Computational Intelligence and Neuroscience

Volume 2014, Article ID 194975, 6 pages

http://dx.doi.org/10.1155/2014/194975

## Numerical Simulation of Nonperiodic Rail Operation Diagram Characteristics

^{1}School of Traffic and Transportation, Lanzhou Jiaotong University, Lanzhou 730070, China^{2}Signal & Communication Research Institute, China Academy of Railway Sciences, Beijing 100081, China

Received 10 July 2014; Accepted 1 September 2014; Published 11 November 2014

Academic Editor: Xiaobei Jiang

Copyright © 2014 Yongsheng Qian et al. This is an open access article distributed under the Creative Commons Attribution License, which permits unrestricted use, distribution, and reproduction in any medium, provided the original work is properly cited.

#### Abstract

This paper succeeded in utilizing cellular automata (CA) model to simulate the process of the train operation under the four-aspect color light system and getting the nonperiodic diagram of the mixed passenger and freight tracks. Generally speaking, the concerned models could simulate well the situation of wagon in preventing trains from colliding when parking and restarting and of the real-time changes the situation of train speeds and displacement and get hold of the current train states in their departures and arrivals. Finally the model gets the train diagram that simulates the train operation in different ratios of the van and analyzes some parameter characters in the process of train running, such as time, speed, through capacity, interval departing time, and departing numbers.

#### 1. Introduction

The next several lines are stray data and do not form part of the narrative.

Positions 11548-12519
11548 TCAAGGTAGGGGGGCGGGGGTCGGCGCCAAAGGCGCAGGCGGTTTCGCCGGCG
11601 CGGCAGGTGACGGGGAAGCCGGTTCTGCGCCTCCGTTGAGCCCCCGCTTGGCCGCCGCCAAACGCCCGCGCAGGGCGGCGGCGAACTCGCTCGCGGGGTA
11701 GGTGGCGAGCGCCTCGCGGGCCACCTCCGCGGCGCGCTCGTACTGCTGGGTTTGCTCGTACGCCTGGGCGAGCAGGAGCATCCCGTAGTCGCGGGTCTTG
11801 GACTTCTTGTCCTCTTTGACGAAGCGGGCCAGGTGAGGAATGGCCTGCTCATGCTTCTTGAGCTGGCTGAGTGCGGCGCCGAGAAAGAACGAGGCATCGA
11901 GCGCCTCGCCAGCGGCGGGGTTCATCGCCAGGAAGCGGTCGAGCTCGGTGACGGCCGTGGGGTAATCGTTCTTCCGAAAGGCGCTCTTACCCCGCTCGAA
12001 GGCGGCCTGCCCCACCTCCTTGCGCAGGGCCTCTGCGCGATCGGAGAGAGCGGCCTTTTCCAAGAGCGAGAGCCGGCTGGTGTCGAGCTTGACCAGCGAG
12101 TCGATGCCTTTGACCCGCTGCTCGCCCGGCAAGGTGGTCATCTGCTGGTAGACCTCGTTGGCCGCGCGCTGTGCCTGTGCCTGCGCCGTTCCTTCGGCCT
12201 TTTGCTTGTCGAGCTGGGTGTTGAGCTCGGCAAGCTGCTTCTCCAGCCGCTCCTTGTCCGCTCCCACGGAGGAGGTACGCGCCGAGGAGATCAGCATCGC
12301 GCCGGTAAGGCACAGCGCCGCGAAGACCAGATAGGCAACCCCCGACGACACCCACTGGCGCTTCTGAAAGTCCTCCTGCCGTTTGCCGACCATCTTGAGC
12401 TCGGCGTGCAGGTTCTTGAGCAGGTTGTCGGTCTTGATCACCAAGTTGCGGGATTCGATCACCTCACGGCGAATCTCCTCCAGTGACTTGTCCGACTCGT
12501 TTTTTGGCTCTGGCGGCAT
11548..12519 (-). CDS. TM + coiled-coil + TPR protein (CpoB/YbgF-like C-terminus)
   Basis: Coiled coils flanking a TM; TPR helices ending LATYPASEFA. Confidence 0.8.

With the rapid economic development in China, the higher requirements have been proposed for the operational efficiency of passenger and freight transports, as well as the human services. The train operation diagram is the basic file for organizing the train operation and the comprehensive plans of rail transport, playing a very important role in the organization of the entire rail transport system. The quality of the train operation diagram has great significance on improving the transport efficiency, accelerating the turnover rate and the delivery of passengers and freights, improving the usage of railway technology and equipment and meeting the needs of the market, and ensuring the safety accordingly. As for the railway running control system, the automatic block signalling has been widely utilized up to date. The automatic block signalling is a block system that consists of a series of signals that divide a railway line into a series of blocks and then functions to control the movement of trains between them through automatic signals. The train running state is normally controlled by a signalling system set in the course of its operation, and many different color light signalling systems have been used in the automatic block signalling. Namely, they are two-aspect color light, three-aspect color light, and four-aspect color light for the display format of automatic block signalling. Among them, the four-aspect color light system stage plays a dominant role in the automatic block signalling system. Under this signalling system, it presents four kinds of signals: red, yellow, yellow plus green, and green. If one of the blocking sections has been occupied by a train, the red signal will be on, indicating that this specific section is being occupied; if the section is free, the other signals will be on accordingly. In order to increase the train operation density in China, it is important to calculate the railway carrying capacity under the four-aspect color light automatic block signalling. The traditional calculation methods for the railway carrying capacity are the graphic method, the deduction coefficient method, and the average minimum train spacing interval law, respectively. All those methods are static algorithm and the empirical values are often introduced in, which, as a result, are likely to result in the lower accuracy.